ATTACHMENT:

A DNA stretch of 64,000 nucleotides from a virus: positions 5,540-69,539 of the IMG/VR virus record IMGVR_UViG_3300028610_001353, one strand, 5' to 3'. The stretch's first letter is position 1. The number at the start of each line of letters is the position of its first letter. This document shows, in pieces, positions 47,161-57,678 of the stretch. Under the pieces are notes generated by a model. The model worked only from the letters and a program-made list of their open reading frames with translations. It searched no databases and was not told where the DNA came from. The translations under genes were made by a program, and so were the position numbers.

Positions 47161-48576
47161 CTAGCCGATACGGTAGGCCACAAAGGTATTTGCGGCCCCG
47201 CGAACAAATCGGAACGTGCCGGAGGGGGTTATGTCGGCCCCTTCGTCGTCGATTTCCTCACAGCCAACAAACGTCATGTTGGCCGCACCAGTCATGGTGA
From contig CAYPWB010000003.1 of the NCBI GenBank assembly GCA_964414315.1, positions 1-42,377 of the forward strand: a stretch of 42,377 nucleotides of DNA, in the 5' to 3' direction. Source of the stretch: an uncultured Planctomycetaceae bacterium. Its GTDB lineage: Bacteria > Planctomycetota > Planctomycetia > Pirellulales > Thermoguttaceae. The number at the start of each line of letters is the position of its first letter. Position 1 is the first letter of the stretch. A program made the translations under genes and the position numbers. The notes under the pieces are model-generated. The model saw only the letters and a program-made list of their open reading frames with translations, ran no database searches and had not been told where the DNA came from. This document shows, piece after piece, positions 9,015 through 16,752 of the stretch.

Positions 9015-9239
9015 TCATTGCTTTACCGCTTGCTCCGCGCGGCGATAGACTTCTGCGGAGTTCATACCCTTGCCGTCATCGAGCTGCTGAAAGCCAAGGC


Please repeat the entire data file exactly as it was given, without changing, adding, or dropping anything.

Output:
A DNA stretch of 64,000 nucleotides from a virus: positions 5,540-69,539 of the IMG/VR virus record IMGVR_UViG_3300028610_001353, one strand, 5' to 3'. The stretch's first letter is position 1. The number at the start of each line of letters is the position of its first letter. This document shows, in pieces, positions 47,161-57,678 of the stretch. Under the pieces are notes generated by a model. The model worked only from the letters and a program-made list of their open reading frames with translations. It searched no databases and was not told where the DNA came from. The translations under genes were made by a program, and so were the position numbers.

Positions 47161-48576
47161 CTAGCCGATACGGTAGGCCACAAAGGTATTTGCGGCCCCG
47201 CGAACAAATCGGAACGTGCCGGAGGGGGTTATGTCGGCCCCTTCGTCGTCGATTTCCTCACAGCCAACAAACGTCATGTTGGCCGCACCAGTCATGGTGA
From contig CAYPWB010000003.1 of the NCBI GenBank assembly GCA_964414315.1, positions 1-42,377 of the forward strand: a stretch of 42,377 nucleotides of DNA, in the 5' to 3' direction. Source of the stretch: an uncultured Planctomycetaceae bacterium. Its GTDB lineage: Bacteria > Planctomycetota > Planctomycetia > Pirellulales > Thermoguttaceae. The number at the start of each line of letters is the position of its first letter. Position 1 is the first letter of the stretch. A program made the translations under genes and the position numbers. The notes under the pieces are model-generated. The model saw only the letters and a program-made list of their open reading frames with translations, ran no database searches and had not been told where the DNA came from. This document shows, piece after piece, positions 9,015 through 16,752 of the stretch.

Positions 9015-9239
9015 TCATTGCTTTACCGCTTGCTCCGCGCGGCGATAGACTTCTGCGGAGTTCATACCCTTGCCGTCATCGAGCTGCTGAAAGCCAAGGC